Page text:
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The Thirteenth Warrior Movie Review

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The Thirteenth Warrior Movie Review

The average viewer might not be aware of The Thirteenth Warrior's many references to Michael Crichton's Eaters of the Dead and the epic Beowulf. But director John McTiernan and screenwriter William Wisher make good enough directorial choices to satisfy both the literary scholar and the action movie buff. Though certain choices made, especially in casting, compromise literary accuracy for popular appeal, McTiernan puts a commendable effort into including more than just a big name in this Anglo-Saxon epic revision.

The casting for The Thirteenth Warrior seems to be done mainly on a talent basis with the exception of Antonio Banderas, who seems thrown in as a desperate attempt to capture the actor's previous fame in other action films such as The Mask of Zorro. This desperation proves unnecessary as the rest of the films cast give wonderful supporting roles in an attempt to make up for the misplacement of the Spanish gunslinger who tries to portray an Arabic diplomat.

As the Arabic diplomat travels to meet a foreign king, he takes up with a band of Vikings just in time to join them in a battle against cannibalistic invaders terrorizing a Viking village. During the journey he acquires a respect for the rowdy Viking culture and even begins to teach their leader, Buliwyf, to write a passage from the Koran.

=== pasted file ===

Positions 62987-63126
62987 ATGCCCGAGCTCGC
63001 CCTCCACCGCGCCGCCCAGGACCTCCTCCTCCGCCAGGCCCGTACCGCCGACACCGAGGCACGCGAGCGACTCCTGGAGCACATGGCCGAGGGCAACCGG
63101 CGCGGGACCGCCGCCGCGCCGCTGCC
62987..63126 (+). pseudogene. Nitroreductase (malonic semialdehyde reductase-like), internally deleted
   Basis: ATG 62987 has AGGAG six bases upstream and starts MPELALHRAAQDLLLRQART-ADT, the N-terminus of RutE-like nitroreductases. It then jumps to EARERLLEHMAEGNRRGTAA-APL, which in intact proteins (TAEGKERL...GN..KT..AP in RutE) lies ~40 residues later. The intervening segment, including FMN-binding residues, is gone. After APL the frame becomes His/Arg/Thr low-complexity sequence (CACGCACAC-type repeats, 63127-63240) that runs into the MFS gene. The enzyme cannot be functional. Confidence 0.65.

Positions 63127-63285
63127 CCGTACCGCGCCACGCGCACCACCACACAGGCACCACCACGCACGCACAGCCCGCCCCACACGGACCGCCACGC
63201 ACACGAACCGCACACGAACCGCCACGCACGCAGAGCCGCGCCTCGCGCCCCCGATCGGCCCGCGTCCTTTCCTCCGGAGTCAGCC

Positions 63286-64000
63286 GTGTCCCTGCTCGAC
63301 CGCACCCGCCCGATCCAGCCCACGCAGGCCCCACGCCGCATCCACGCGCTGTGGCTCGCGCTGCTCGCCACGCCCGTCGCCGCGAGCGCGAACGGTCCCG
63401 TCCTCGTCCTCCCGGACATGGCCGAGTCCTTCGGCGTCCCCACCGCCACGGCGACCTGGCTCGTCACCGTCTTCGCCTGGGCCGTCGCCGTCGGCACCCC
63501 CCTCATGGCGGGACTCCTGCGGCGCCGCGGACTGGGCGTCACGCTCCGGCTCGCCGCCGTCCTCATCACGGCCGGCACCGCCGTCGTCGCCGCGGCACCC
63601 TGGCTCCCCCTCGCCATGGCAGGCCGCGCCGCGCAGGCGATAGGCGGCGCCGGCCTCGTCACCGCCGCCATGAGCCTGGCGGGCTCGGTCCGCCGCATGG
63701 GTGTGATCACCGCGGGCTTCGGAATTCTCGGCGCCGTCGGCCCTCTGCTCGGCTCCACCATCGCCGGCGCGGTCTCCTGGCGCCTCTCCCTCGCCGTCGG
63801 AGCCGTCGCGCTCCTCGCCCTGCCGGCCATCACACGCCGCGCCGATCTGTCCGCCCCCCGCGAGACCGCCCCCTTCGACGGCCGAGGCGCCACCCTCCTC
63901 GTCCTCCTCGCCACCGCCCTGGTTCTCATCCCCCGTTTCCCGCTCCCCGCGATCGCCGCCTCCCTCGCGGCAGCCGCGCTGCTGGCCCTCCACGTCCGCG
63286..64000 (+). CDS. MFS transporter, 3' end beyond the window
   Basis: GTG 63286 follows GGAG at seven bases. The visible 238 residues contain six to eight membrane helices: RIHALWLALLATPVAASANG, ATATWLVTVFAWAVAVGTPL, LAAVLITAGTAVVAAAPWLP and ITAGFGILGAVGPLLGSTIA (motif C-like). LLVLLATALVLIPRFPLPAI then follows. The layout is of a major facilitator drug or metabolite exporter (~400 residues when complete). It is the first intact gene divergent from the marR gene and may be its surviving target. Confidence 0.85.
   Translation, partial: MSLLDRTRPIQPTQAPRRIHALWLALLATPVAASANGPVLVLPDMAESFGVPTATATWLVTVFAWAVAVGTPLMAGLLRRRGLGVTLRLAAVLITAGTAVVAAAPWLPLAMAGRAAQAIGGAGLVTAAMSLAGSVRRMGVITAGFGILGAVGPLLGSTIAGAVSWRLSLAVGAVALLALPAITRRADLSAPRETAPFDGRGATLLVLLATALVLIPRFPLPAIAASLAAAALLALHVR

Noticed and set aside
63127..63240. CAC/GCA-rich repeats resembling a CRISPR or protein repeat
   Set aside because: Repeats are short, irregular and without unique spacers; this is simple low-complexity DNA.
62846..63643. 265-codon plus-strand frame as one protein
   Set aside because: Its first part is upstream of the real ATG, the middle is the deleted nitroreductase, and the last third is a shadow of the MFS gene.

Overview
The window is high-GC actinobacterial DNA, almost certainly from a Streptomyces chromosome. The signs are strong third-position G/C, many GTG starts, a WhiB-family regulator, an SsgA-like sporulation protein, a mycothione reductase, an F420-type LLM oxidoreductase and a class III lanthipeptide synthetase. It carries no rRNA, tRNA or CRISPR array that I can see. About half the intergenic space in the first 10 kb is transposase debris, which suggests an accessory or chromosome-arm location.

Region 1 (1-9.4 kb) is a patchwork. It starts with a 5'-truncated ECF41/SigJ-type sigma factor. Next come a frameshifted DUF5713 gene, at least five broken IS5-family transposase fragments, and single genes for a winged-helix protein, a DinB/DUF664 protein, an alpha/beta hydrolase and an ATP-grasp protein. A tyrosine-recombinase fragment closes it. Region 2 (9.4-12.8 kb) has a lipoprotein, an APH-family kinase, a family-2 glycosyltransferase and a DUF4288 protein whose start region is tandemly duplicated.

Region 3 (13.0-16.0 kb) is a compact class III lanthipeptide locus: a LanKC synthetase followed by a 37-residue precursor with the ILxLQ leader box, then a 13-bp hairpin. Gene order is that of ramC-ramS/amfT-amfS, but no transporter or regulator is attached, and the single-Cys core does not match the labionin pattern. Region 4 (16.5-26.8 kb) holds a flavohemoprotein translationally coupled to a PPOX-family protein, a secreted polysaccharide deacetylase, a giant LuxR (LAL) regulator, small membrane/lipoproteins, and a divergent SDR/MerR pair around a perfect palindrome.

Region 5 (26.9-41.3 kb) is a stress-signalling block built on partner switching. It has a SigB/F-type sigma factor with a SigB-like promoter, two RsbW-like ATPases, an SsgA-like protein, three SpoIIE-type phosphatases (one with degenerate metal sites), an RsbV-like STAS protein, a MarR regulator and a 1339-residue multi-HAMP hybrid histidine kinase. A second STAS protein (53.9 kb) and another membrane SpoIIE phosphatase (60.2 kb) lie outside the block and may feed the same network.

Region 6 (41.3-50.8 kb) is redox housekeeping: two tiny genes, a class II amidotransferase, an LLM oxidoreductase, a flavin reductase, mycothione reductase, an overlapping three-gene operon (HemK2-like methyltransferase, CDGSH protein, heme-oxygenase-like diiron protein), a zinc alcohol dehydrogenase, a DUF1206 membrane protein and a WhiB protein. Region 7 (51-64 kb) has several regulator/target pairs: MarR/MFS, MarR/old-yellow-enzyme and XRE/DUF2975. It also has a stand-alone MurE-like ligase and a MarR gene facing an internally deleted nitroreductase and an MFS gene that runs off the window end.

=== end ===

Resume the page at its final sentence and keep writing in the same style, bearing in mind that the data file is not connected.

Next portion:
As for staying true to the old English Viking tale, McTiernan and Wisher make well balanced choices in the adoption of a narrator to tell the tale, the epic's monster Grendel, and in highlighting some of the more interesting points in Viking culture, such as a burning funeral shown in the beginning of the film.

And remember the epics fearsome monster Grendel? Well in The Thirteenth Warrior, Grendel becomes a tribe of hundreds of cannibalistic men who actually believe they are bears, and are especially fond of taking the heads of their victims for souvenirs.

All in all, McTiernan and Wisher successfully capture both the Viking culture and the gruesome battle tales, while updating the reality factor of the horrifying epic to not only scare viewers with blood and gore, but also with believability.



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